However there are some newer trends coming into play that are the complete reverse of minimalism, encouraging us to embrace a more eclectic style of living like maximalism, TikTok being partly responsible for this taking-off.
Whether you’re giving a room, or maybe even your whole home an interior fix this year or whether you just want to add a little 2022-flavoured spice to your existing decor, we’ve rounded up the most popular and forward-thinking interior design choices for the year ahead.
Any piece of furniture that’s lacking corners for me to knock into is a winner for me. Interior design is steering away from boxy shapes and furniture and reintroducing the curved and structural shapes of the seventies. Think arched walls, rounded dining tables and sculptural retro furniture. Sculptural design, architecture and decor is really having a moment right now and we’re living for it this year. “Never mind wall to wall carpeting, the iconic colours and pattern of the seventies have been updated with modern geometric shapes. The MADE design team has used modernist architecture as inspiration for shapes, silhouettes, and outlines to elevate and bring to life these retro references.” says Adam Daghorn Head of Design at MADE.com. Textured corduroy upholstery and shaggy soft furnishings work to cosy up a space and add some character to a modern-day upgrade.” says Nadia McCowan Hill, Wayfair’s Resident Style Advisor.
Another trend brought to life via TikTok, the audio goes “where are the tiktokers that don’t care about luxury, minimalism and the colour beige? The colourful, the cluttered, the maximalist, the eccentric and eclectic people?” Essentially, maximalism is the complete opposite of minimalist, it’s all about being creative, bold and energetic with your style. Think preppy wallpaper, gallery walls, the nineties, layering textures, prints and colours. Adam Daghorn Head of Design at MADE.com says: ‘When it comes to the maximalist trend, it’s all about the bright pops of colour and bold sculptural shapes. Look out for stand out maximalist products in upholstery and occasional chairs that can help to introduce the trend in a more subtle way. Add one or two pieces in each room that help deliver the overall maximalist statement.’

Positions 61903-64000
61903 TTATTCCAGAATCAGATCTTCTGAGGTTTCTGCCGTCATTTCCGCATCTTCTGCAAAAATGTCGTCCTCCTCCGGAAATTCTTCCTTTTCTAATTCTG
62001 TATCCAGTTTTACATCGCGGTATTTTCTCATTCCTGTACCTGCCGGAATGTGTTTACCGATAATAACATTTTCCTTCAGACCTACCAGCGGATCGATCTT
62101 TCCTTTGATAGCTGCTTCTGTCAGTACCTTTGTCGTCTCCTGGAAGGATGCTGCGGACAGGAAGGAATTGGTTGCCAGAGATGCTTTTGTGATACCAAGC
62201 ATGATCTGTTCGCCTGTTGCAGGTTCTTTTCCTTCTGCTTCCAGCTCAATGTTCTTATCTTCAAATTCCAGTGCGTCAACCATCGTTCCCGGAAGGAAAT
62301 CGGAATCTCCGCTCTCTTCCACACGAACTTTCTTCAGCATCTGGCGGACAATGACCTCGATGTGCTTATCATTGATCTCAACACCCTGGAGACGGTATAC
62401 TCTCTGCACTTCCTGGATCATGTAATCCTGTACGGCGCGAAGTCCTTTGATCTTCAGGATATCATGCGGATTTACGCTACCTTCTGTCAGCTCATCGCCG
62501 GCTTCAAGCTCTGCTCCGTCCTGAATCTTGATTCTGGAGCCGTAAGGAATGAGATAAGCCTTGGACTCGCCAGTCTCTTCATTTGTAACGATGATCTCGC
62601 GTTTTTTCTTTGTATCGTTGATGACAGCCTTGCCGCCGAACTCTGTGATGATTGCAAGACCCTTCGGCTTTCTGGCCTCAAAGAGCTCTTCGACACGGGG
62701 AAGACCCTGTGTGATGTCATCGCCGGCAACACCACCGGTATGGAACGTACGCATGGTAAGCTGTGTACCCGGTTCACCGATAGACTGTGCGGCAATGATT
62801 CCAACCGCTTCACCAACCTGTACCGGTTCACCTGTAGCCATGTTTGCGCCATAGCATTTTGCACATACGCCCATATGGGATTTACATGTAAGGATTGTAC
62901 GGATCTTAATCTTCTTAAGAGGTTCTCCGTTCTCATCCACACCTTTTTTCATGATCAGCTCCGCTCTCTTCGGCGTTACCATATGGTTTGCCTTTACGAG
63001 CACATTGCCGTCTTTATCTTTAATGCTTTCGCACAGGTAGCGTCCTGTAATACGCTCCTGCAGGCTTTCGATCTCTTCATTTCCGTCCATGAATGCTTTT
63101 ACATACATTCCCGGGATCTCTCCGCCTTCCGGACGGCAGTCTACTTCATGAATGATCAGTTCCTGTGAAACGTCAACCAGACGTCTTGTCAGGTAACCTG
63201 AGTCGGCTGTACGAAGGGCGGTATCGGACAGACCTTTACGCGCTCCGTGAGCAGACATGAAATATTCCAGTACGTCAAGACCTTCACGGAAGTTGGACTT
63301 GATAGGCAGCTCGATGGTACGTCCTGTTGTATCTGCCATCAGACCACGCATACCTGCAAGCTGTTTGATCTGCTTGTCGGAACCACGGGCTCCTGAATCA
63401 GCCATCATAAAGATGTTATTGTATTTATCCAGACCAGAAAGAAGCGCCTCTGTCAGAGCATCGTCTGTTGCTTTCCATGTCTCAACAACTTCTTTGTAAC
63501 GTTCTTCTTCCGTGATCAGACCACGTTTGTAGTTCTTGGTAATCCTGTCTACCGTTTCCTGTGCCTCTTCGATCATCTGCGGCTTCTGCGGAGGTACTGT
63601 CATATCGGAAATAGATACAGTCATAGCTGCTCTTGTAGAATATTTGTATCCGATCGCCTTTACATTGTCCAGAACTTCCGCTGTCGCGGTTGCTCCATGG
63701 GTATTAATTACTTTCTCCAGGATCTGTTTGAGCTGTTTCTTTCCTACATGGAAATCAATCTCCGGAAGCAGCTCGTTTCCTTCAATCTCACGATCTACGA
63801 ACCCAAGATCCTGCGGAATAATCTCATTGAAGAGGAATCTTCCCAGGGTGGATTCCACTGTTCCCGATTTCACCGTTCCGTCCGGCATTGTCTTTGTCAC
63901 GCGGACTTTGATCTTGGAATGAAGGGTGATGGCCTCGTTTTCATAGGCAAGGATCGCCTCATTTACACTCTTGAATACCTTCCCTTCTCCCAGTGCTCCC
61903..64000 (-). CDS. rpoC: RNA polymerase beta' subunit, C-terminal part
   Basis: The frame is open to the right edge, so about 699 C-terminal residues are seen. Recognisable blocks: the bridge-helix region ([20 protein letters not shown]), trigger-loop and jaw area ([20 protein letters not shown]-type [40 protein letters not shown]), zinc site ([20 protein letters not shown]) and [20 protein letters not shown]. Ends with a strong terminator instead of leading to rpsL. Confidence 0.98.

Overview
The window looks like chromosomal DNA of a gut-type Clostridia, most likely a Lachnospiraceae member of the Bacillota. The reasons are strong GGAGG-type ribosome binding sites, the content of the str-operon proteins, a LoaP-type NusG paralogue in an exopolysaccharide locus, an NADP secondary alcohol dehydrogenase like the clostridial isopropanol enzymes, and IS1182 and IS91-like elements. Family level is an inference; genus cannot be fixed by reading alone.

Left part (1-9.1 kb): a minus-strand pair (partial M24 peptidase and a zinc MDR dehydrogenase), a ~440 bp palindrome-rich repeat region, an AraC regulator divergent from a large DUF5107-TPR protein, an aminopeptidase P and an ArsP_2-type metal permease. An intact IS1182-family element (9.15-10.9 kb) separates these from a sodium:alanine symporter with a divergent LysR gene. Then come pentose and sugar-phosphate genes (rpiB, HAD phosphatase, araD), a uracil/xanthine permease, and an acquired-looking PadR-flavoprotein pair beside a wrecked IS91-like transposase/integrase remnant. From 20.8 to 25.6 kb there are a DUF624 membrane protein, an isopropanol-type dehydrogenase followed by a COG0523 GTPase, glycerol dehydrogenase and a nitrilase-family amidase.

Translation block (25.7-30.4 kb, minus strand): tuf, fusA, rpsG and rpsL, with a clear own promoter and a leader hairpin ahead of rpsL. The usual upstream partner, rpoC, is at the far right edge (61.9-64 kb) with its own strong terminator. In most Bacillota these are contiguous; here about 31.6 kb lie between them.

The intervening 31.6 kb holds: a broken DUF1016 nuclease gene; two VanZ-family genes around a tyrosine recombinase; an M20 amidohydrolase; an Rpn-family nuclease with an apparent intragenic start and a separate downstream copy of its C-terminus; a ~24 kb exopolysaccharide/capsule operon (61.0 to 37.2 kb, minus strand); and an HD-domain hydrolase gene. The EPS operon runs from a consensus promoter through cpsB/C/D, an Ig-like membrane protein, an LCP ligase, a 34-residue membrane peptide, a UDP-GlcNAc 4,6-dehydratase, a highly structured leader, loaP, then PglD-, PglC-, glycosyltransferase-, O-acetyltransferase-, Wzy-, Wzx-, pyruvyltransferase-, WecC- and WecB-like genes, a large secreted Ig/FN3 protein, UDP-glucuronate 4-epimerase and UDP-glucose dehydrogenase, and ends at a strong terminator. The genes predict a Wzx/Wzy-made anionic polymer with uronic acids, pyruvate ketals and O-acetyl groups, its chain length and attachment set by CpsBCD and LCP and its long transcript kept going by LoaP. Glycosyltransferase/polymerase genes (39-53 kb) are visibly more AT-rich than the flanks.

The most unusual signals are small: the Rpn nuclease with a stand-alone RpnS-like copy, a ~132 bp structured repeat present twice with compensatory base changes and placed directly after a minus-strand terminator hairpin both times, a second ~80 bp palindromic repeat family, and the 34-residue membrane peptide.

Monochromatic design is getting warmer. We saw the chocolate colour completely rocket in the world of fashion in 2021 and it’s coming for interiors in 2022. The sense of warmth the colour brown gives can be comforting, literally reminding us of the earth’s soil, making us feel grounded. This colour, along with many more earthy hues like terracotta and mustard yellow, are reminiscent of the seventies, famous for its use of burnt tones, especially in interiors. Nadia McCowan Hill is Wayfair’s Resident Style Advisor says “Chocolate is a shade oozing with old school glamour and makes for a great alternative to a monochromatic palette. Pair with other ‘foodie’ hues of rich caramels and warming nougats for a deliciously decadent look, or layer with bright whites and crisp neutrals for some contrast.” In 2022, we expect to see the colour brown expand its way from furniture and flooring to our soft-furnishings, walls, upholstery and accessories.
Our love of Scandinavian design and Japanese style have merged together to give us japandi. This trend came onto the scene in late 2018 and has been growing ever since. With retailers like H&M, Zara and IKEA getting on board with the popularity of japandi and producing items at an affordable price. If you’ve got Instagram or Tiktok and a slight interest in interior design, you’ve probably seen japandi features like slatted walls, wood panelling and sustainable materials all over your feeds. Japandi adopts two ways of living, hygge, which is a Scandinavian term for cosiness at home and wabi-sabi which is a Japanese term for the beauty of imperfection. It’s about creating wellness at home, with eco-friendly fabrics, neutral colours, simple clean lines and multi-functional spaces.
Etsy have reported that shoppers are looking for ways to incorporate green, with searches for emerald green decor up by 60%. The colour green is calming and reassuring as it symbolises growth and reinvention, reminding us of luscious forests and what natural beauty we still have left on this planet. Adam Daghorn is the Head of Design at MADE.com he says that “the colour green has soared in popularity this past year thanks to the natural, simplicity of the colour palette which feels both optimistic and serene. After a turbulent two or so years shoppers are looking to fill their homes with colours that have a restorative effect. Try referencing seventies style by blending subtle pinks and clay colours with pea green and teal for a modern look with a vintage feel.”
For more from GLAMOUR’s Senior Visual Editor, Chelsea Hughes, follow her on Instagram @ChelsHughes92